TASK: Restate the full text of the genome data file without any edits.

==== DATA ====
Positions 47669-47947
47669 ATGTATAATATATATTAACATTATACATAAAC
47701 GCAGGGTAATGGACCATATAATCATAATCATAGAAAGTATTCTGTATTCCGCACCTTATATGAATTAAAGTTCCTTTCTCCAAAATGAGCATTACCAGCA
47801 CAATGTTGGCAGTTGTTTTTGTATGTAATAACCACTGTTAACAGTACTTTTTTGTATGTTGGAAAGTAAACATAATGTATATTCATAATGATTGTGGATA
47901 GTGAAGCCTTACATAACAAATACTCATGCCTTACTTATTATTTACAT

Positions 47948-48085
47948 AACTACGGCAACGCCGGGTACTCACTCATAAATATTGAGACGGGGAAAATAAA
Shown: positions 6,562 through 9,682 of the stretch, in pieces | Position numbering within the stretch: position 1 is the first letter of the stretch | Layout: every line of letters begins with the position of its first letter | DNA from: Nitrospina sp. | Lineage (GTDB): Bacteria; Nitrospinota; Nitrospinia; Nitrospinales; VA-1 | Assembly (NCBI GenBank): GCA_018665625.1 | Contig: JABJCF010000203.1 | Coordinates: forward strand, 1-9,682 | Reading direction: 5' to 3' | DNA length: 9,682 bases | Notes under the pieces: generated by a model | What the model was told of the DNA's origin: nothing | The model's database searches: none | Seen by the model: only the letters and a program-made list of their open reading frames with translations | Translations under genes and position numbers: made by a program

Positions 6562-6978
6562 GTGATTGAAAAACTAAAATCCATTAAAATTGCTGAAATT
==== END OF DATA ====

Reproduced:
Positions 47669-47947
47669 ATGTATAATATATATTAACATTATACATAAAC
47701 GCAGGGTAATGGACCATATAATCATAATCATAGAAAGTATTCTGTATTCCGCACCTTATATGAATTAAAGTTCCTTTCTCCAAAATGAGCATTACCAGCA
47801 CAATGTTGGCAGTTGTTTTTGTATGTAATAACCACTGTTAACAGTACTTTTTTGTATGTTGGAAAGTAAACATAATGTATATTCATAATGATTGTGGATA
47901 GTGAAGCCTTACATAACAAATACTCATGCCTTACTTATTATTTACAT

Positions 47948-48085
47948 AACTACGGCAACGCCGGGTACTCACTCATAAATATTGAGACGGGGAAAATAAA
Shown: positions 6,562 through 9,682 of the stretch, in pieces | Position numbering within the stretch: position 1 is the first letter of the stretch | Layout: every line of letters begins with the position of its first letter | DNA from: Nitrospina sp. | Lineage (GTDB): Bacteria; Nitrospinota; Nitrospinia; Nitrospinales; VA-1 | Assembly (NCBI GenBank): GCA_018665625.1 | Contig: JABJCF010000203.1 | Coordinates: forward strand, 1-9,682 | Reading direction: 5' to 3' | DNA length: 9,682 bases | Notes under the pieces: generated by a model | What the model was told of the DNA's origin: nothing | The model's database searches: none | Seen by the model: only the letters and a program-made list of their open reading frames with translations | Translations under genes and position numbers: made by a program

Positions 6562-6978
6562 GTGATTGAAAAACTAAAATCCATTAAAATTGCTGAAATT